I’ve already mentioned being drawn to “Shadow of Your Smile” … Allyson’s excellent song selection continues with great renditions of Duke Ellington’s “Sophisticated Lady”, the title track “‘Round Midnight”, Stephen Sondheim’s “Send In The Clowns” (Sinatra’s signature “break-up” number), and Mel Tormé’s “Born To Be Blue”.

KA arranged the Tormé number and six other songs on the album. Two other favorites from the Allyson arrangement array are the classic Gordon Jenkins number “Goodbye” … wonderfully balanced instrumental backing with an awesome guitar bridge from Rod Fleeman, and “I’m Always Chasing Rainbows” is pleasantly highlighted by Bob Sheppard’s sax.


I love Paul Simon, but his song — “April Come She Will” — doesn’t work for me on this concept album. A very nice version but to my ear, “April…” is stuck in Simon’s native pop/folk realm and doesn’t seem to make the traverse to an intimate club torch ballad. Probably just me.

Otherwise I really enjoy all the songs on this album. Taken as individual numbers these are beautifully rendered and emotive, heartfelt ballads. Weaving these numbers into a playlist so that you occasion them every so often makes them special — dark, ruby colored torch song gems.

But taken back-to-back, in the aggregate this is a lot of down tempo material (approaching a dirge at times) … playing the album straight through more than once or twice wears down my psyche. It’s really not fair for me to hammer Karrin for this — ‘Round Midnight is a concept album after all — with mournful ballads being the target of that theme.

As such, I’m not wielding a critical hammer here — just calling out how I like to listen to Karrin’s excellent ‘Round Midnight material … and that is woven into a balanced playlist so that these wonderfully interpreted songs stand apart when encountered.

If you’re a torch song aficionado like me … or you just want to be transported to that dark jazz club late in the evening for a drink and to listen to some great music that will make you remember … and help you forget, then this is an LP you should pick up.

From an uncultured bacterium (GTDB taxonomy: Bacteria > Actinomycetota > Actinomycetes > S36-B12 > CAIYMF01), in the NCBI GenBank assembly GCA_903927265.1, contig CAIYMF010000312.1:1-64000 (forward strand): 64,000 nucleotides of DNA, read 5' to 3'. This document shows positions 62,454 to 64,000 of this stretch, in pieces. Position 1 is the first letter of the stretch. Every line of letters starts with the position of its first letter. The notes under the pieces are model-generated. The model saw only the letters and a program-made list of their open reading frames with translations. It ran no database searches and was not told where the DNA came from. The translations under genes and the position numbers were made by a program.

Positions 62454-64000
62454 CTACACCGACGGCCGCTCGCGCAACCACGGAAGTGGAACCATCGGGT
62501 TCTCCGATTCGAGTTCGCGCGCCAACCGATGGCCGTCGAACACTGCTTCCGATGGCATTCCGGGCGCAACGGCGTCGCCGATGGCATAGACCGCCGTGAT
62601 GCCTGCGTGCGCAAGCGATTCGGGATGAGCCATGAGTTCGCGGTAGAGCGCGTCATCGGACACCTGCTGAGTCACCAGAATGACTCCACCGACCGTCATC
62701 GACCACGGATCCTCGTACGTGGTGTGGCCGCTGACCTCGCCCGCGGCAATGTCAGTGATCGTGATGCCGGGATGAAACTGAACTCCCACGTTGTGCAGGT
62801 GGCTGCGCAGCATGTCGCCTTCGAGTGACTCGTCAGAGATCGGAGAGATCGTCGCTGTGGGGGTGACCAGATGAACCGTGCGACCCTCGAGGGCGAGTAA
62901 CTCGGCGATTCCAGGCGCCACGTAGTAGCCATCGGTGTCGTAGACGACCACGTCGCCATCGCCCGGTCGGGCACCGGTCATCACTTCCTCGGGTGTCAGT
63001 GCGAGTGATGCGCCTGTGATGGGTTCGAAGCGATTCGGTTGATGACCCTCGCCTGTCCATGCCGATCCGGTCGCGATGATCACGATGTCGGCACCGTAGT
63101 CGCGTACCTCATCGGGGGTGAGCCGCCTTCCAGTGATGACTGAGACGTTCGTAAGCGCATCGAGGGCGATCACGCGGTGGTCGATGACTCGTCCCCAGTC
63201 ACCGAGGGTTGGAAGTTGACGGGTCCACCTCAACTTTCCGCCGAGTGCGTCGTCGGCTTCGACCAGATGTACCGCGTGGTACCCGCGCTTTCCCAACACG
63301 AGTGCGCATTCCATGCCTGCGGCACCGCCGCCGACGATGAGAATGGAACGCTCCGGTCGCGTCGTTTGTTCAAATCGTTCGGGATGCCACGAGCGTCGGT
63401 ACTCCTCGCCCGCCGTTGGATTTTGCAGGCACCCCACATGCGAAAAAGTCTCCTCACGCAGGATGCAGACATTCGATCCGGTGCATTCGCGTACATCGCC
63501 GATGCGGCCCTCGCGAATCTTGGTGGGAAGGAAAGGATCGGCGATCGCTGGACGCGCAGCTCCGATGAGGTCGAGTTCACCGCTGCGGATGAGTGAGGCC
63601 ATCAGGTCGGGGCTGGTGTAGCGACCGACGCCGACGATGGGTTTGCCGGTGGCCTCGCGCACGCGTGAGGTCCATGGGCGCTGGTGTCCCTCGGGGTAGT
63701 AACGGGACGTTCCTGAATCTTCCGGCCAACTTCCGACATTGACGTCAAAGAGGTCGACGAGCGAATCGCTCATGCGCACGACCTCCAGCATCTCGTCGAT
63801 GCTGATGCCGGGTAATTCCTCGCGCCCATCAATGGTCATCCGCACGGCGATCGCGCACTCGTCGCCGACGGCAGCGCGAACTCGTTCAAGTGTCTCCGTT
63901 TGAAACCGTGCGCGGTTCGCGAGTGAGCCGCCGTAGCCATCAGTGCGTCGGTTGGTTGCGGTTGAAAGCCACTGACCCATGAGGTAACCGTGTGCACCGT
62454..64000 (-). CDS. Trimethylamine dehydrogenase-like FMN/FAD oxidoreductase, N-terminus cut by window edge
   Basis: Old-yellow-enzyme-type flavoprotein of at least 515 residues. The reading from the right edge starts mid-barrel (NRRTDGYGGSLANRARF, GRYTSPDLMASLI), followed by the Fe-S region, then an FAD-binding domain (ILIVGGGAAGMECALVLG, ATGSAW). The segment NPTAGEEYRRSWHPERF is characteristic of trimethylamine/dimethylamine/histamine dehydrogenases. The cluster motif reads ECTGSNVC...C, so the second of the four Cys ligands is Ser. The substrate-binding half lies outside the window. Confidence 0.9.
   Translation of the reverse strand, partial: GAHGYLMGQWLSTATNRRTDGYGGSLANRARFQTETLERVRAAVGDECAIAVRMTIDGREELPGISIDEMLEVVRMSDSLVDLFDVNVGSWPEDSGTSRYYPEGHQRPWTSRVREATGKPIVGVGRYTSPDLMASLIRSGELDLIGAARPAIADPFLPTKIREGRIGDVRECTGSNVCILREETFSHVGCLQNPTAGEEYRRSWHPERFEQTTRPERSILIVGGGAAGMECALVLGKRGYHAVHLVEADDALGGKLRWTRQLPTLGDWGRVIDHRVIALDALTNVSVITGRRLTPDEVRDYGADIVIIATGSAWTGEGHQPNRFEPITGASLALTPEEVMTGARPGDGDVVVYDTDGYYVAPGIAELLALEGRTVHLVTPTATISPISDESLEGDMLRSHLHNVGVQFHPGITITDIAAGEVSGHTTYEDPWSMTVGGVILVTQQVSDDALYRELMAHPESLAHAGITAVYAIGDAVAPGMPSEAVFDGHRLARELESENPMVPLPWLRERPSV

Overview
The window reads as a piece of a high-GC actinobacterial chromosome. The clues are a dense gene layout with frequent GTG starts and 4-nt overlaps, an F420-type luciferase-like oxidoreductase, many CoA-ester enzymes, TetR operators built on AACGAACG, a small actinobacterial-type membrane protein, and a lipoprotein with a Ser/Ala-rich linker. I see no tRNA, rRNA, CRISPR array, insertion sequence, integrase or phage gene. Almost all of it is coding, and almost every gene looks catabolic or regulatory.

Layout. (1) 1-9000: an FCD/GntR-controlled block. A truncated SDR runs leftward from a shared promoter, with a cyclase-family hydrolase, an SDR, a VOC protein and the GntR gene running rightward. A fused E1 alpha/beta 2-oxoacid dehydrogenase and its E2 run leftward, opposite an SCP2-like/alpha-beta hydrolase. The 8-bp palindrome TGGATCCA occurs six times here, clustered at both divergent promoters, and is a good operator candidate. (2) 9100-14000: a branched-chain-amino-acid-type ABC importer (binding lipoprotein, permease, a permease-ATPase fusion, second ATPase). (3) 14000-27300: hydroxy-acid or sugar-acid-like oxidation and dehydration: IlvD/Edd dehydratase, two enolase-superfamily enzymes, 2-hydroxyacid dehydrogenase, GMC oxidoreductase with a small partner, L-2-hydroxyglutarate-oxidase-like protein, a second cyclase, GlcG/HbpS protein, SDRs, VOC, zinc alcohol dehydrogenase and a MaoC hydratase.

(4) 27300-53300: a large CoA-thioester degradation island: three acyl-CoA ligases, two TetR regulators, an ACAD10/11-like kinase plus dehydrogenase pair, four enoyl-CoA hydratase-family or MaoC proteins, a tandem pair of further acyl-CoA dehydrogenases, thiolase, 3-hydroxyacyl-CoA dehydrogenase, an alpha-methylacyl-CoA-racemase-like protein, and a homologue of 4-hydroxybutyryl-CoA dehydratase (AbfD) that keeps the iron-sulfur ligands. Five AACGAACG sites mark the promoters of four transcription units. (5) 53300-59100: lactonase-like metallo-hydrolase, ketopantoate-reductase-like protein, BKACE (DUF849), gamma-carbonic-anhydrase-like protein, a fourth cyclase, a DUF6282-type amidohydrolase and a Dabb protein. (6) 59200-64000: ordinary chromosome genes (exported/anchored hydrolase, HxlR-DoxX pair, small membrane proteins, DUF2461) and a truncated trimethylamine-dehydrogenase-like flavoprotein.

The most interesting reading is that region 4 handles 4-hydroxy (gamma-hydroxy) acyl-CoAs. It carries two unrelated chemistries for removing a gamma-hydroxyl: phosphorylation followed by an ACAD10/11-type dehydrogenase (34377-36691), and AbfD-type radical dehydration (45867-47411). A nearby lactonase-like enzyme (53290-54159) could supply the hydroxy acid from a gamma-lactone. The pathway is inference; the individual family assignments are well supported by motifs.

‘Round Midnight – Karrin Allyson Track Listing

(VS_Guy ratings: “+++” pluses are good; “~” for meh to middling;  “- – -” minuses are not good)
* Arranged by Karrin Allyson

1. Turn Out The Stars* 4:05 (++) Nice down-tempo rendition … perfect “set the tone” piece
2. April Come She Will* 3:14 (~) A Paul Simon number that just seems a bit out of place to me
3. Goodbye* 4:28 (+++)
4. I’m Always Chasing Rainbows* 4:40 (++) One of my favorite numbers (especially Sammy Davis’ version)
5. Spring Can Really Hang You Up The Most* 6:38 (++)
6. Smile* 4:54 (++) Beautiful piano intro and rhythm charts; harmonica transports to French nightclub
7. Sophisticated Lady 4:38 (+++) a slow breeze … Julie London-esk
8. There’s No Such Thing As Love 3:04 (+++) just KA and her piano perform Anthony Newley’s love lost ballad
9. The Shadow Of Your Smile 4:25 (++++) my favorite number off the LP … little shades of Rosie Clooney
10. Send In The Clowns 4:48 (+++) Sinatra’s “ultimate break-up” signature song
11. ‘Round Midnight 5:51 (+++) just Ed Howard’s weeping bass and KA’s vocals … wild
12. Born To Be Blue* 5:19 (++++) appropriately named Mel Tormé number is superbly arranged and sung by KA